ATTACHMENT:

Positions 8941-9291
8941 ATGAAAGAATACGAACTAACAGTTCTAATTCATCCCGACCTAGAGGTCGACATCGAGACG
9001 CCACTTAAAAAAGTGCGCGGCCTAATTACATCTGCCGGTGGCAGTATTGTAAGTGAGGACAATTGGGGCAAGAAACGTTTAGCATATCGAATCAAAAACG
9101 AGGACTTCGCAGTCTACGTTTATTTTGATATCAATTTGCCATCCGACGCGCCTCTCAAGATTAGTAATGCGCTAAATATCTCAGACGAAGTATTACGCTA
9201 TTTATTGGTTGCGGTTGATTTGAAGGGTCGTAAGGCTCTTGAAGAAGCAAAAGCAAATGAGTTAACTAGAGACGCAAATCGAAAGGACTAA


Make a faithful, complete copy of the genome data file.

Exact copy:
Positions 8941-9291
8941 ATGAAAGAATACGAACTAACAGTTCTAATTCATCCCGACCTAGAGGTCGACATCGAGACG
9001 CCACTTAAAAAAGTGCGCGGCCTAATTACATCTGCCGGTGGCAGTATTGTAAGTGAGGACAATTGGGGCAAGAAACGTTTAGCATATCGAATCAAAAACG
9101 AGGACTTCGCAGTCTACGTTTATTTTGATATCAATTTGCCATCCGACGCGCCTCTCAAGATTAGTAATGCGCTAAATATCTCAGACGAAGTATTACGCTA
9201 TTTATTGGTTGCGGTTGATTTGAAGGGTCGTAAGGCTCTTGAAGAAGCAAAAGCAAATGAGTTAACTAGAGACGCAAATCGAAAGGACTAA